Mind The Gap

Is a year off right for your child?


In the U.K., taking a gap year between high school and college—for travel, work or study—is a normal rite of passage for young adults. But in the United States, the practice is just beginning to catch on.

The benefits of a taking time off in the form of a gap year can be huge for the North Shore’s often over-pressured, over-programmed teens, which is why gap years have been endorsed by education experts at schools like Harvard and Princeton. Princeton even has its own gap year program, “Bridge Year,” and most colleges will offer admitted students the options to defer a year.

In an article titled “Time Out or Burnout for the Next Generation,” Harvard College Admissions Dean William R. Fitzsimmons, Harvard College Admissions Director Marlyn E. McGrath and Charles Ducey, Adjunct Psychology Lecturer at the Harvard Graduate School of Education, sing the praises of gap years:

“Regardless of why they took the year off or what they did, students are effusive in their praise. Many speak of their year away as a ‘life-altering’ experience or a ‘turning point,’ and most feel that its full value can never be measured and will pay dividends the rest of their lives. Many come to college with new visions of their academic plans, their extracurricular pursuits, the intangibles they hoped to gain in college, and the career possibilities they observed in their year away.”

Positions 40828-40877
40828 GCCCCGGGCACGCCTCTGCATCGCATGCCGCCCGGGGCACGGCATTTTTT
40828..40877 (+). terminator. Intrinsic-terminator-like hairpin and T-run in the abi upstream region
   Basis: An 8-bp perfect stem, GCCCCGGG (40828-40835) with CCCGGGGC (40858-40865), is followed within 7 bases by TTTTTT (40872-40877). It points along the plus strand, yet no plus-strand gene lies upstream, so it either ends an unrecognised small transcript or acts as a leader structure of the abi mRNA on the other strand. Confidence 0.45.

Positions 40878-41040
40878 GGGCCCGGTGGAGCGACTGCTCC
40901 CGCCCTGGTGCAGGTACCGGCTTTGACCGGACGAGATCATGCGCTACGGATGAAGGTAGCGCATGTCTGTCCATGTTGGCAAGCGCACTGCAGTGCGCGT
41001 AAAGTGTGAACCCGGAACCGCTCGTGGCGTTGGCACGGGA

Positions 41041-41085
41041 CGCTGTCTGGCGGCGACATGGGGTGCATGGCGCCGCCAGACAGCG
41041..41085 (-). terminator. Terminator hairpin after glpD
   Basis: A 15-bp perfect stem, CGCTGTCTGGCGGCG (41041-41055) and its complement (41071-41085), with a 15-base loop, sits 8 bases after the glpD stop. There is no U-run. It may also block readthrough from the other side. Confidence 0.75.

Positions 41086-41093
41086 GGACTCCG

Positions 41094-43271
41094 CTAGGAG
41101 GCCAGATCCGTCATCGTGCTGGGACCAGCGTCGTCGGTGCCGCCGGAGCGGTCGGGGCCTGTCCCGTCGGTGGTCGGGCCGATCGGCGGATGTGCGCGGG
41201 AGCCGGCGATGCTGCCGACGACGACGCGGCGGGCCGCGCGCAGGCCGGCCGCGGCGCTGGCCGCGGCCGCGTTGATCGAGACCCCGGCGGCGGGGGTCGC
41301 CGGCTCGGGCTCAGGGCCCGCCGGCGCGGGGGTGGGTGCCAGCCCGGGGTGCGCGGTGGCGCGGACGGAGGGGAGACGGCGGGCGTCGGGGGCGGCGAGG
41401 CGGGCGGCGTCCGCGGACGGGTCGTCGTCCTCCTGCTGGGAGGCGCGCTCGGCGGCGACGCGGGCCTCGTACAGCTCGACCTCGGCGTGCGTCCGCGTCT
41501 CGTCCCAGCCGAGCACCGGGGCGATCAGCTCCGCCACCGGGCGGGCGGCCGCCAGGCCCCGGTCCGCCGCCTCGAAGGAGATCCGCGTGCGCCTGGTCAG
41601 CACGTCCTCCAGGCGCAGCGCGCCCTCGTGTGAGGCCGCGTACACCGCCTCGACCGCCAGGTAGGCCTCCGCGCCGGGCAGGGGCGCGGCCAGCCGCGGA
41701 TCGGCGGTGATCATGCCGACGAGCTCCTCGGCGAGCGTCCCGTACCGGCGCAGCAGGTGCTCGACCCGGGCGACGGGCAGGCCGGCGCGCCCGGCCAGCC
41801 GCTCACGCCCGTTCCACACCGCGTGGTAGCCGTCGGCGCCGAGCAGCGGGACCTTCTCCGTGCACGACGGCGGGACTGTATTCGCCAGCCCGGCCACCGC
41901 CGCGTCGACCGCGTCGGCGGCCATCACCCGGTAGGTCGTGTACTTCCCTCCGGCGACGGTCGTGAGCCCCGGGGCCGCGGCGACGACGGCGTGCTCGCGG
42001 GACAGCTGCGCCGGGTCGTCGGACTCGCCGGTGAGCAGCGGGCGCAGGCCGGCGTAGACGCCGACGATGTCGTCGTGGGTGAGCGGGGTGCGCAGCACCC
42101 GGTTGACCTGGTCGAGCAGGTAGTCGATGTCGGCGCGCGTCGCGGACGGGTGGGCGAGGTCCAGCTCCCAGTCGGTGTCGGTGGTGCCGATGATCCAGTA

The options for gap year activities are limitless: Some students travel, others secure internships, engage in service projects or take part-time courses. Programs such as City Year and AmeriCorps are just a few of the exciting opportunities open to today’s youth. As gaps go, this one sounds awfully full—of promise.

To read the full article “Time Out or Burnout,” visit www.admissions.college.harvard.edu/apply/time_off/index.html

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